What's in a Name?


I once had a proposal rejected and this got me asking the question, Why? Was the Title wrong. What's in a name anyway, is it really that important. On renaming this large work, it was selected in another city. This led me being selected for an overseas exhibition. 

Naming work is always a difficult task. You become so involved with it that giving it a title seems such a mundane end to all that creativity.The label 'Untitled' given some work, is the artist wanting the work to speak for itself. 

In my experience having a title and one that relates to my practice is important. It's almost that the public demand a title these days to help understand the work. A good title can be part of a viewers narrative and leave room for their own interpretation.  It can also give an insight into the inspiration you had and makes people look deeper. 

Don't forget friends and family as they can become a good ping pong point in the best selection too.

A name counts. 


Social Media has changed the way we communicate. We seldom get treasured little notes. 

I fondly remember my Mother sending gifts to me in the 1970's when I moved away from home. They were always well received especially the Christmas Cake she sent to me in London. Sometimes these presents came with no note as my mother was busy. My sister and I searched for the note. The gift was sent with love and we knew it. 

 When we are in a hurry to send a present these days we always include a note. This is one I found the other day from my sister. 

If we had left something behind while on holiday we wrote on the outside of the package, ‘do not become excited’ as a warning this was no present but a forgotten item. 



My grandmother was born in 1900. Those pioneering women made do with making things out of nothing. Recycling was in for that generation. They used cut down trousers, salt bags and anything that still had a bit of life left in it. 

When my Gran passed away I received her knitting needles and crochet hooks. I was in heaven as it allowed me to make many things at one time, so my brain could keep inventing creations. 



How I treasured this box of cherries. My husband in later years was equally thrilled when he saw the box on the kitchen bench. Sadly the contents weren't true to label. A disappointing find for him.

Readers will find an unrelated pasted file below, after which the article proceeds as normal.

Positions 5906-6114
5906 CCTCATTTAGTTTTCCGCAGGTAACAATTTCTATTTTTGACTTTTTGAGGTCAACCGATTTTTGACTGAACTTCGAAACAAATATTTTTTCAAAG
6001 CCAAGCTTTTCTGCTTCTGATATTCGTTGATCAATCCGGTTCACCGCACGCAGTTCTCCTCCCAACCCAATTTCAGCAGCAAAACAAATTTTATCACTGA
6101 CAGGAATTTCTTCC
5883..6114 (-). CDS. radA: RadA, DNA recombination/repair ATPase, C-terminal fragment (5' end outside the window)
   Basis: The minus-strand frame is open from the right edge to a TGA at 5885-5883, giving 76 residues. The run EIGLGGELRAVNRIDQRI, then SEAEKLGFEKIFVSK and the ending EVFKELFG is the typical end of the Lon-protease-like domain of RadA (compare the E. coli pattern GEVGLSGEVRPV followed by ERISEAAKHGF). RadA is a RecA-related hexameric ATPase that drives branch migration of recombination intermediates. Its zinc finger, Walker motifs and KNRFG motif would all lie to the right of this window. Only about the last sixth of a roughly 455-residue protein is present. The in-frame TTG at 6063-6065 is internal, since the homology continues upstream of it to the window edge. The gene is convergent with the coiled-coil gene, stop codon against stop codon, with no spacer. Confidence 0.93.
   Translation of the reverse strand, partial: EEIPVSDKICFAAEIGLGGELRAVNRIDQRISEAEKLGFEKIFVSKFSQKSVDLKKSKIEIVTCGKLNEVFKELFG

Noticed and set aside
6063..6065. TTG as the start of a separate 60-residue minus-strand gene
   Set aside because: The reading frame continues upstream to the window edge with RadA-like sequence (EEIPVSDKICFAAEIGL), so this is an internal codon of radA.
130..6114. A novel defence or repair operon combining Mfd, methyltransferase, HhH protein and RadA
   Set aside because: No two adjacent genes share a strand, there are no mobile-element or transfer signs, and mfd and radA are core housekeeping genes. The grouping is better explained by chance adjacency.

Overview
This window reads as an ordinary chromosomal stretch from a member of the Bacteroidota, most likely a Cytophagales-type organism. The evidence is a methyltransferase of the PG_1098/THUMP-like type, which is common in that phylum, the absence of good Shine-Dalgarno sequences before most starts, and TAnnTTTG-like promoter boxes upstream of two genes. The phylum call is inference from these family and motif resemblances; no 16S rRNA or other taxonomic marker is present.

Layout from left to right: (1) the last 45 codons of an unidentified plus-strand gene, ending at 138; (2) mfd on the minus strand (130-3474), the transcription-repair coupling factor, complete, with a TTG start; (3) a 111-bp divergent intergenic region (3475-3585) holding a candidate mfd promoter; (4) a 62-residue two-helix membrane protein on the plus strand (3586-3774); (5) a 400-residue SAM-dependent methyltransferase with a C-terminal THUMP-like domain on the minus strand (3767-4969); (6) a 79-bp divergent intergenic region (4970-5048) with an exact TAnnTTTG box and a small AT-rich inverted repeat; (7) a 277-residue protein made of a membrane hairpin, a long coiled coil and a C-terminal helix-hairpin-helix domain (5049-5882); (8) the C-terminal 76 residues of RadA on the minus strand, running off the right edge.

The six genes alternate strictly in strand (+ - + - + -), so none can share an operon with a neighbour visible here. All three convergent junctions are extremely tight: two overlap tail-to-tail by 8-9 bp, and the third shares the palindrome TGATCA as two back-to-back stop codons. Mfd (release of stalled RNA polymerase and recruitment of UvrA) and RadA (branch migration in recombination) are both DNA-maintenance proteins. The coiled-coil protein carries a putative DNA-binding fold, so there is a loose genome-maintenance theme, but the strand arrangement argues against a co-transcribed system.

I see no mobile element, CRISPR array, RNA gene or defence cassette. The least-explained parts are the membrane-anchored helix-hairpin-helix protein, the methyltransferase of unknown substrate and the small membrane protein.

I was about 6 when I learnt to knit and later crochet. I loved the feel of wool. My dolls kept up with the latest fashion. 

I was in demand. The dairy down the street was happy to take anything I knitted and that kept me in wool for the next project.

My studio has a wall of wool and its such a comfort thing for me. The colours, the texture, the inspiration like being wrapped in a cosy blanket. 


Being accepted as an artist in "The First Craft New Zealand Yearbook" printed 1992, was an honour. It wasn't quite the centrefold, but page 61 suited me nicely. This gave me more confidence to realise I did have ability and to be accepted by these other artists was a buzz. I felt my dolls would be proud of this moment too. 

In 1992 one of my designs was selected for the Rothman's Art Awards. This was pretty special for me as I didn't have a lot of confidence in what I created. We attended the fashion parade and it was wonderful to see my creation walking down the catwalk. 

That particular outfit later sold in a Wanaka shop. It was such a buzz.

My knitting these days is not all practical. Heads and the raw product showing the emotions and workings of the fibre are something I’m now exploring. I'm intrigued with the way we interact with the people we inhabit spaces with. Our body language can be very descriptive. This affects the way we view the world.

Boy's Toys

Fear has a debilitating effect on creativity. Since my husband passed away 2 years ago I lost my cheerleader. He was encouraging, supportive and hands on if I needed any engineering done. My creative soul took a back seat. 

Procrastination has never been in my vocabulary but there it was heading a filing cabinet in my brain. Just the simple things of using a power drill all seemed too hard. It was his job not mine. We had been a team for so long. 

In 1984 we gave up our teaching careers and bought a power tool centre shop. It sold various things and repaired anything electrical. I know an armature from a contact and a field from a foil. 

Last week his drill refused to work for me. I thought charge the battery, it's a while since that happened. The charger was working but not the battery. 

On taking it back to our old shop to be checked the battery had snuffed it.  After various checks of a big range of brands, I am now the proud owner of a brand new modern drill. It's my very own. How proud does that feel. Of course I can use it, hopefully!

It is light to use, has a wee glow to show where the screw is and works like a charm. 

My initial fear of being able to use it was allayed as I churned through drilling over 40D clips for my canvas's in quick smart time. 

I'm glad I couldnt find the hand drill. 

The fear of using a drill was holding me back. My husband used to say, 'you have to have the gear to do the job.' I have and I did. Happiness. 

Now to deliver my artwork for the Hawke's Bay Review Exhibition at Creative Art Napier.


I've never been a patch worker as I'm not neat enough. I like hanging threads and seeing the workings of the fabric, a frayed edge, a worn patch or a flaw in the fabric is my ideal. It's just the way nature is. Nothing is perfect and everything has a place. 

I have collected old worn blankets that have a history. My idea is brewing but at the moment I'm at a crossroads. 

The sea I find a peaceful place so I have sorted out some sea colours to see what happens. I have been following Spirit Cloth and Jude's u tube videos are very inspiring.